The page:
If you ask a veterinary professional why they chose their career, the most common answer you’ll hear is the person’s profound love for animals.
If you ask a veterinary professional why he or she specializes in end-of-life care for animals, what you won’t hear is a focus on death. That’s because the primary focus of hospice care is living—without pain and minimal, if any, discomfort, in the pets’ own home surrounded by a loving family.
Companion Animal Hospice
The human hospice prototype came into existence in the 1960s. Today almost every community throughout the country offers a hospice program. Hospice care for companion animals was introduced into the veterinary community more than a decade ago. Each program may be structured slightly differently depending on locale and support staff, but all share the essential hospice philosophy:
- Nonjudgmental end-of-life care for the dying patient
- An emphasis on palliative (comfort) care
- Emotional support for the human families
The Argus Institute
, part of Colorado State University, utilizes veterinary students to assist families by providing emotional support and bereavement education for families caring for dying pets. Volunteer veterinary students are mentored by professionals whose specialty is communication in veterinary medicine, grief and bereavement and compassion along with veterinary medicine.
There are few, if any, compulsory classes for veterinary students or human medical students on subjects surrounding end-of- life care for the dying to such extent as even the basics like communicating bad news to a client!
Hospice Programs Today
Many of today’s pet hospice programs involve mobile veterinarians who are already providing care for pets in their own homes. These veterinarians are in a unique position to provide everything necessary for end-of-life care in a home setting and, if asked, are able to provide euthanasia services.
Some programs empower pet families by teaching them the skills for caring for their pets with periodic visits to the veterinarian for assessment. These programs provide home euthanasia’s to some extent. The Argus Institute’svolunteer veterinary students take medical orders from referring veterinarians and provide in home nursing care. Still other programs, such as Healing Heart Pet Hospice (HHPH), are mirrored after human hospice in that the program focuses on a team or “Circle of Care” approach. Veterinarians are the medical directors and CVTs provide in-home care under their direction. If needed, other paraprofessionals trained in bereavement are included.
Veterinary Nurse’s Role
Veterinary hospice gives the veterinarian and veterinary nurse the opportunity to work in synchronicity around the (hospice) concept of caring. Once the doctor–client–patient relationship has been established with the doctor, the veterinary nurse becomes the extension of care, bringing it into the pet’s home environment; adapting nursing skills to meet the individual needs of each pet and family. The veterinary nurse is the eyes, ears, and hands for the veterinarian, from the ICU into the patient’s home.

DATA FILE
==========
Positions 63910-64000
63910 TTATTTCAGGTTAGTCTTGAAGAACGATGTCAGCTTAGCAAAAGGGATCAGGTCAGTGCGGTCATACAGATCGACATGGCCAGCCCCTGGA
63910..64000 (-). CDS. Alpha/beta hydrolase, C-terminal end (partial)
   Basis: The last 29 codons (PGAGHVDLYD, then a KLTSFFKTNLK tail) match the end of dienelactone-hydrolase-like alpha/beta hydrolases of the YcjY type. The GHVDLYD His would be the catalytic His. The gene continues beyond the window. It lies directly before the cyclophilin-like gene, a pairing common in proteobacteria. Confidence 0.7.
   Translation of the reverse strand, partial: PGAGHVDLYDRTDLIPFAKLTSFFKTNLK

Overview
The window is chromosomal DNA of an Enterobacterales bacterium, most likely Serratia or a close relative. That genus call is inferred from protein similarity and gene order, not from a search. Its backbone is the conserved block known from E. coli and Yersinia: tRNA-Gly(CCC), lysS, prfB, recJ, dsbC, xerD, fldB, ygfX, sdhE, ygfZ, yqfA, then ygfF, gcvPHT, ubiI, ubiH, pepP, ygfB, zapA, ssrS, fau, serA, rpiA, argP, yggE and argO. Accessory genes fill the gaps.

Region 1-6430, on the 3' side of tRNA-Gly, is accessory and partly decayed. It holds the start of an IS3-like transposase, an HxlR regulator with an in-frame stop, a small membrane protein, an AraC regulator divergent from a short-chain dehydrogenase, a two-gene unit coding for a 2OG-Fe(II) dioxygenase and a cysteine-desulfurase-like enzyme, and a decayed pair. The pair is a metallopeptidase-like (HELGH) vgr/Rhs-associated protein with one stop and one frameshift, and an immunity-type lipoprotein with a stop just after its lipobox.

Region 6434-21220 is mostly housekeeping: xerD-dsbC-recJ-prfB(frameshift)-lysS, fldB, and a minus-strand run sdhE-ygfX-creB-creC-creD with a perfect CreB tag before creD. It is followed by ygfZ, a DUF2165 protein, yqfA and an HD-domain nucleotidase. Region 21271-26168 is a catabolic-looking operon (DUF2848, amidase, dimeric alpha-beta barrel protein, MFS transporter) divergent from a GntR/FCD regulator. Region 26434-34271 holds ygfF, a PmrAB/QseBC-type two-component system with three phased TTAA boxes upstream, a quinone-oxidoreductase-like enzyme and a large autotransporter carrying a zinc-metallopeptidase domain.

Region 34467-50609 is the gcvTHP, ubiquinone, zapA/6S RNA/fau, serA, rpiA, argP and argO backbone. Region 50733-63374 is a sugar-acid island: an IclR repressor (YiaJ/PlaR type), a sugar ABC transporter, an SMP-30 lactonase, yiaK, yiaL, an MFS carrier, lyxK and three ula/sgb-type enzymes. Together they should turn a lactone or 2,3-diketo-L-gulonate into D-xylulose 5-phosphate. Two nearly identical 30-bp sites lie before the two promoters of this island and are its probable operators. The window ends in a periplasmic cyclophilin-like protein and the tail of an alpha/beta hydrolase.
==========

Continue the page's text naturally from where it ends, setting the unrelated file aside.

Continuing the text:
Veterinarians and veterinary technicians working in end-of-life care understand that the focus has shifted from providing patients with the latest in health care treatments and curing an illness to providing palliative care and support during the transition from life to end of life.
This new focus requires the veterinary nurse to be knowledgeable on end-of-life topics in order to educate, support, and guide pet families during this time of transition. A veterinary nurse needs to understand that hospice care goes beyond the clinical setting and requires a more defined set of skills and abilities to be able to deliver care to both patient and family. Staying current with up-to-date palliative care drugs, environmental, and spiritual comfort knowledge, as well as a complete understanding of the body during the dying process are but a few topics that are required.
It is the skill of the veterinary nurse that can either deliver necessary drugs or teach family members how to administer them, recognize side effects, perform or instruct how to deliver good hygienic care, and how to prepare for the events preceding and after death.
Astute monitoring skills are needed to recognize the shifting process towards dying. It requires maintaining patient records so that problems, plan, actions, and goals are accurately and clearly stated and changes are reflected as they occur. This documentation is also helpful when meeting with the hospice veterinarian to make necessary changes in the palliative care plan.
Assessing ones own views of death and dying and the issues surrounding this topic is an important aspect of a career in veterinary nursing. To effectively facilitate veterinary hospice nursing it will be essential for the veterinary nurse to have a strong foundation in this area. These views should also include respect for the pet family’s sensitive values, belief systems and spirituality while upholding the integrity of the veterinary profession. The comfort of the pet is first and foremost in the premise of hospice care.
If the time should come to facilitate euthanasia, it should be performed in accordance to state laws and with the reverence and sacredness this act deserves.
Circle of Care
There is a responsibility on both the part of the veterinarian and the pet parent to question and share knowledge as related to end of life care topics, which is a completion of the “circle of care.” As the availability of pet hospice programs increase and become more prominent as an option in veterinary services, utilization of such services will also increase.
About the author: Valarie Hajek Adams, CVT, is president of Healing Heart Foundation, Inc. and director of Healing Heart Pet Hospice. Email her at [email protected]